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Toyota in damage control mode after American exec arrested

Friday, June 19, 2015, 15:22 GMT+7
Toyota in damage control mode after American exec arrested
Toyota Motor Corp's Managing Officer and Chief Communications Officer Julie Hamp speaks to media during a news conference in Nagoya, central Japan, in this photo taken by Kyodo June 17, 2015 and released by Kyodo on June 18, 2015.

Toyota Motor Corp moved into damage control mode on Friday after its new communications chief, Julie Hamp, an American and its first senior woman executive, was arrested on suspicion of illegally bringing pain killers into Japan just two months after her high-profile appointment.

Japanese media reports on Friday quoted police investigators as saying 57 highly addictive Oxycodone pills from the United States were scattered in a small parcel addressed to Hamp in Japan and labelled "necklaces". The parcel contained toy pendants and necklaces as well as the pills, they said.

The former General Motors Co and PepsiCo Inc executive told police she did not think she had imported an illegal substance, a spokesman for Tokyo's Metropolitan Police Department said.

A police official declined to comment on Friday's media reports about the parcel.

Toyota in a statement late on Thursday said it was confident the investigation would reveal that Hamp had no intention of violating the law, but a company spokeswoman had no immediate comment on Friday's media reports.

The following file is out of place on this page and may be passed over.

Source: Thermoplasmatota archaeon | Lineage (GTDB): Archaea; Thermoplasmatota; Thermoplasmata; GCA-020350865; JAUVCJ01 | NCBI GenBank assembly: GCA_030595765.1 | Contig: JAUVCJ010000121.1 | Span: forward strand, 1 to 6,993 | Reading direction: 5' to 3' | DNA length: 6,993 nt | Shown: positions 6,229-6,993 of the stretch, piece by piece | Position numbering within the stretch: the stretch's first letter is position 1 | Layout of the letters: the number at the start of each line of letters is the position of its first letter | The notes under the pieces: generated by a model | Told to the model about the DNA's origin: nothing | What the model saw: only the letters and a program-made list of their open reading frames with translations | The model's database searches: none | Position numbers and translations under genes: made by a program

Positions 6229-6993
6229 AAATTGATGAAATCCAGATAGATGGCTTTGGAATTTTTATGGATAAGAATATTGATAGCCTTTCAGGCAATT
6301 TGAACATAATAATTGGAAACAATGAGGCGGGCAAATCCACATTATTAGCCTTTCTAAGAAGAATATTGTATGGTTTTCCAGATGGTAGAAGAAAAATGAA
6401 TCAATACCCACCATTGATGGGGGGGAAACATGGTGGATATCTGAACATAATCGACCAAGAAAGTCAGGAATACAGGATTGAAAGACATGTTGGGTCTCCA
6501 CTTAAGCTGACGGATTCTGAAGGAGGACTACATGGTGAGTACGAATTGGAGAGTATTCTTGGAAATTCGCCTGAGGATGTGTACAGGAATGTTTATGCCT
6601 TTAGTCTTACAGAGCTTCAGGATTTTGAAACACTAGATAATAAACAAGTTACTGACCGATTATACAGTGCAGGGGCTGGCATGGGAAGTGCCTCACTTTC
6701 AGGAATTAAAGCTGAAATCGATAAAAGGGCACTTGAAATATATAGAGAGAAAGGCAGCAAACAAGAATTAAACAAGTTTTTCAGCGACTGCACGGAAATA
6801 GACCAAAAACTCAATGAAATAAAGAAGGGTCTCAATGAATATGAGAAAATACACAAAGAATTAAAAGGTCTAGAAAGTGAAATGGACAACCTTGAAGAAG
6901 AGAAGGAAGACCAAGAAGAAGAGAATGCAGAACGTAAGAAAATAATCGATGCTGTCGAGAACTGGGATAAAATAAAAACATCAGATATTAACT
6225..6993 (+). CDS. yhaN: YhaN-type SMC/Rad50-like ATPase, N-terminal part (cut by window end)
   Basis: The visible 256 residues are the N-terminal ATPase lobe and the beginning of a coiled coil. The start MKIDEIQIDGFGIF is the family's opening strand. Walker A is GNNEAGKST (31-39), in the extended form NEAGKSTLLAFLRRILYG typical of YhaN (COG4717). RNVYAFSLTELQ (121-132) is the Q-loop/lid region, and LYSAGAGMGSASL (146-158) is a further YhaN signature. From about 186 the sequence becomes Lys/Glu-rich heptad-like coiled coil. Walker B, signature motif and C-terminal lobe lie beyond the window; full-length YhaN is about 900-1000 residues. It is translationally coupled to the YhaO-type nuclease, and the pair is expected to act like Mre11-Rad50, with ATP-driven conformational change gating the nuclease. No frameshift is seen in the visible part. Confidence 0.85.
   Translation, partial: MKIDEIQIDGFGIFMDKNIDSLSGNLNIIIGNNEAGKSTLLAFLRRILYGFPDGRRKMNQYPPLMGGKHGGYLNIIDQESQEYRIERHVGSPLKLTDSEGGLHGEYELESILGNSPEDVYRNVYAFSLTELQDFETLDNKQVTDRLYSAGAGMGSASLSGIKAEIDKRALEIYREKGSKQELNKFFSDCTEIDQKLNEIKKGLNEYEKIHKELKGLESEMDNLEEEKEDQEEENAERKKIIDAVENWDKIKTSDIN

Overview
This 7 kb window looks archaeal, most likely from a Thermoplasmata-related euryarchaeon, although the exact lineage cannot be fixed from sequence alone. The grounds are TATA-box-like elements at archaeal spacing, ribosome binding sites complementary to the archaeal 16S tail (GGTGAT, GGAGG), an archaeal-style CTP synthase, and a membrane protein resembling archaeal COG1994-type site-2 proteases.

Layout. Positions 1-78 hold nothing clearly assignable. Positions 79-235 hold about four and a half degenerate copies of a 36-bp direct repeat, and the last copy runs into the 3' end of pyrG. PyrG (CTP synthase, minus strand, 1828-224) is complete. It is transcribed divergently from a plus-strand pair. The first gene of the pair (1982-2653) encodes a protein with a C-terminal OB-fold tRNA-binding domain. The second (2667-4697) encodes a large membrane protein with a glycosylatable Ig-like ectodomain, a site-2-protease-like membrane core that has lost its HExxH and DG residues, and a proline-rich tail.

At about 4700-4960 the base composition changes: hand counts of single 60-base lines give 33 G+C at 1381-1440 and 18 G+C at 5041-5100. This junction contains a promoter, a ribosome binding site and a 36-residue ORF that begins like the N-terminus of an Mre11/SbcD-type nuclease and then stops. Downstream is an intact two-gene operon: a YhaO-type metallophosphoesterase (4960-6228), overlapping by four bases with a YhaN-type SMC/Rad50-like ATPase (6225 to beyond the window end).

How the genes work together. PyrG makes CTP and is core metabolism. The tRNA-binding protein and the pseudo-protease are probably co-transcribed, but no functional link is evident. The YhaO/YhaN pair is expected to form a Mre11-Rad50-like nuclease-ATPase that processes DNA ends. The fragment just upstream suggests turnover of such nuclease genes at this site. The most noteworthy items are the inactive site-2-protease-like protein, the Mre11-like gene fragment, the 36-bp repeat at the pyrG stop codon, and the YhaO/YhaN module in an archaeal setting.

Toyoda President Akio Toyoda is due to hold a news conference in Tokyo at 5 p.m. (0800 GMT) on Friday about the arrest.

Hamp, 55, was appointed managing officer in April as part of a drive to diversify Toyota's male-dominated, mostly Japanese executive line-up. She joined Toyota's North American unit in 2012 and had just this month relocated to Tokyo, where she was to be based. She had been staying in a hotel, a Toyota spokeswoman said.

Hiroaki Okamoto, a criminal defence lawyer at the Nakamura International Criminal Defense Office in Tokyo who is not involved in the case, said the large number of pills involved meant that, if indicted, Hamp could face years in prison, followed by deportation.

The maximum sentence for smuggling drugs with the intent to sell is life in prison, he said. Even if indicted for smuggling for personal use, it would be tough to get a suspended sentence because of the large number of pills, he said.

Oxycodone is a prescription drug in both the United States and Japan. Bringing the drug into Japan requires prior approval from the government and it must be carried by the individual, a health ministry official said.



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